So, it is 02:26 and my phone goes mental with texts from nagios in Amsterdam. I get up, check laptop and *I* have no connectivity!
We have nagios monitor a lot, from the office, and then we have another nagios in Amsterdam to monitor the monitoring. These texts tell me everything at the office is down...
Fortunately, using my 3G on the iPad I can see that the rest of the world is working (yes, all of it... google was there as well as our broadband lines).
So I am thinking power outage at office? But we have a UPS on the fibre, switch and router. How is it I cannot even see the office from home? That can't be it then.
So I am thinking fibre break. But that would mean both fibres (one to office and one to my house). That is possible maybe, but the DSL backup at the office should kick in - we test it every month!
So I am thinking I have no idea what is going on - cycle to office at 2:30 in the morning. Not funny.
Guess what. The damn UPS has died, so no fibre, no DSL backup, no switch and no fibre links. Arrrrrrg!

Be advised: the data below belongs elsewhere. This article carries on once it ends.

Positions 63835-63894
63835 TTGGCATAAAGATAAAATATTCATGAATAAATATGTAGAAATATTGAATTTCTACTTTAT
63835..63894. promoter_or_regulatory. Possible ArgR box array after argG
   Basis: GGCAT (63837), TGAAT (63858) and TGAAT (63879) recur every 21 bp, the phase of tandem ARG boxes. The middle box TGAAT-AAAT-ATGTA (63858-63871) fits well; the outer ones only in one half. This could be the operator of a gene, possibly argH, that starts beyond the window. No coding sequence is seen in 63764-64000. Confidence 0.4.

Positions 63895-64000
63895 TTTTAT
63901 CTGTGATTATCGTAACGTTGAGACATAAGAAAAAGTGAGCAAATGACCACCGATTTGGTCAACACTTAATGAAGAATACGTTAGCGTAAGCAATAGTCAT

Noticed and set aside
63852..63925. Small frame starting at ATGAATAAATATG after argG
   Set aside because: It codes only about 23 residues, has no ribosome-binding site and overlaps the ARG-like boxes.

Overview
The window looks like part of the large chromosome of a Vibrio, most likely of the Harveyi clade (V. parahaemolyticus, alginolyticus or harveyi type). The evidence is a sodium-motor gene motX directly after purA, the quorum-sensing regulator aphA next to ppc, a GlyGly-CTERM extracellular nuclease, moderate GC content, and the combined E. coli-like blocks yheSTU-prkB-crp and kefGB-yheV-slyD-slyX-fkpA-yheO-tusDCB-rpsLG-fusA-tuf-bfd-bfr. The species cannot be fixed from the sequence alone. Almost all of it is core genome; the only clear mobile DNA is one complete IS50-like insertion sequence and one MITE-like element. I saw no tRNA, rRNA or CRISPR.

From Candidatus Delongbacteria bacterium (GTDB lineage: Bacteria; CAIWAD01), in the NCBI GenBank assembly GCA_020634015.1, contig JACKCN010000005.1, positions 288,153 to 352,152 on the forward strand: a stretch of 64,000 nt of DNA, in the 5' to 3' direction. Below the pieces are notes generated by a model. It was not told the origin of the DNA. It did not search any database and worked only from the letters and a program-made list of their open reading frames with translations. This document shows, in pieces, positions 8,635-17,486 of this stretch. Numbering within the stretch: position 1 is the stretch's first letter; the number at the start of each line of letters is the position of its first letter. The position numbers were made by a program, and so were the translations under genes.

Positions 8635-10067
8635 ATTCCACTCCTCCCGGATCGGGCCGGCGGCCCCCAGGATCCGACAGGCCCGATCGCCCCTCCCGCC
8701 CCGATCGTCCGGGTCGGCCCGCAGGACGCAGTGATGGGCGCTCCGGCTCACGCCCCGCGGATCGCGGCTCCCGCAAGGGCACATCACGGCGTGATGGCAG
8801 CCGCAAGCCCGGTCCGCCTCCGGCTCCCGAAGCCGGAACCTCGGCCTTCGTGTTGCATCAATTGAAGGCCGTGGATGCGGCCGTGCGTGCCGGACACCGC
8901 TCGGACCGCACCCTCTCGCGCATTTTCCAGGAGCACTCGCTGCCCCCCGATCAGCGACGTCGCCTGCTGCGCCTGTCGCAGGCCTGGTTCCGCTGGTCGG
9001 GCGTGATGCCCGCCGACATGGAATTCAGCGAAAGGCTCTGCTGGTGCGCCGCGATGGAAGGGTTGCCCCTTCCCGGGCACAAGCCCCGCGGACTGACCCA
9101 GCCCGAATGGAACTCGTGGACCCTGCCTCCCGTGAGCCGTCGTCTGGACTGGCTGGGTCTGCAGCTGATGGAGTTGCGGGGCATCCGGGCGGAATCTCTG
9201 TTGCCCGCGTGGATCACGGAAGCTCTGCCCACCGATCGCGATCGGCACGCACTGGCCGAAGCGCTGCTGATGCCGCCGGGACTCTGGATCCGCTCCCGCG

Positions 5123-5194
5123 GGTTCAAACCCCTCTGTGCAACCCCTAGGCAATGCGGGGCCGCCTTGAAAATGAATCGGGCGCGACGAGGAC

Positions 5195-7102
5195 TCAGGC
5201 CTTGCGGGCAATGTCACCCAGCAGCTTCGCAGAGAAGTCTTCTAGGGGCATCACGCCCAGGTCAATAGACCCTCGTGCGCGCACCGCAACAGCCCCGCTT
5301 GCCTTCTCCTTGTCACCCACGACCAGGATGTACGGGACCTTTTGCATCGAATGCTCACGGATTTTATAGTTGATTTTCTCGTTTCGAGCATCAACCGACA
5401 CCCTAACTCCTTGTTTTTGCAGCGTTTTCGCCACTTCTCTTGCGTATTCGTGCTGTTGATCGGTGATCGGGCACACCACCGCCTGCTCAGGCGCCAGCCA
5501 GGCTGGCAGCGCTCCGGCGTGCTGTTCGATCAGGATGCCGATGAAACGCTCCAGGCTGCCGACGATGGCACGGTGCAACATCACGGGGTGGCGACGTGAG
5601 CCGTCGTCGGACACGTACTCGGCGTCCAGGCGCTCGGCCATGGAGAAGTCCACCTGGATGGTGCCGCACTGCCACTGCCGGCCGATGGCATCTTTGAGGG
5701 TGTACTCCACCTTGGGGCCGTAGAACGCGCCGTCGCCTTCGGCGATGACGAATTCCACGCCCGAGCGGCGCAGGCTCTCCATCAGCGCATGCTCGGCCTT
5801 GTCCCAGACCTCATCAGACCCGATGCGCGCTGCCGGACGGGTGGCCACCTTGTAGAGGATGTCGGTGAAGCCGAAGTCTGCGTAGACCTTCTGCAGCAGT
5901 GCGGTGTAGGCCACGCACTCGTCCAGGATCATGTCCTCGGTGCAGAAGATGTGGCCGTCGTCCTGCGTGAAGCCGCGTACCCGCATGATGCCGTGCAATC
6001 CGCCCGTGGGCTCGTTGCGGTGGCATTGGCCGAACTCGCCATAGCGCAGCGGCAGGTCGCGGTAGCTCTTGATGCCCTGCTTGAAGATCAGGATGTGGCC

Now, this was just our office, but people have asked, on the rare occasions that there are power issues in the data centre, why we don't have UPSs ourselves. The answer is that (a) that almost certainly means a container of acid in a data centre; (b) it means our rack is live when power is off for safety reasons such as a fire; (c) it is probably against DC rules (see a and b); (d) people we connect to would be off so not a big help; (e) the DC has good UPSs; (f) it adds a new point of failure... So if ever we did have UPS in data centre (and were allowed to) we would only have it on one side of the dual feed kit. Today proves how having a UPS can make things less reliable than not having one.
Anyway, back to bed...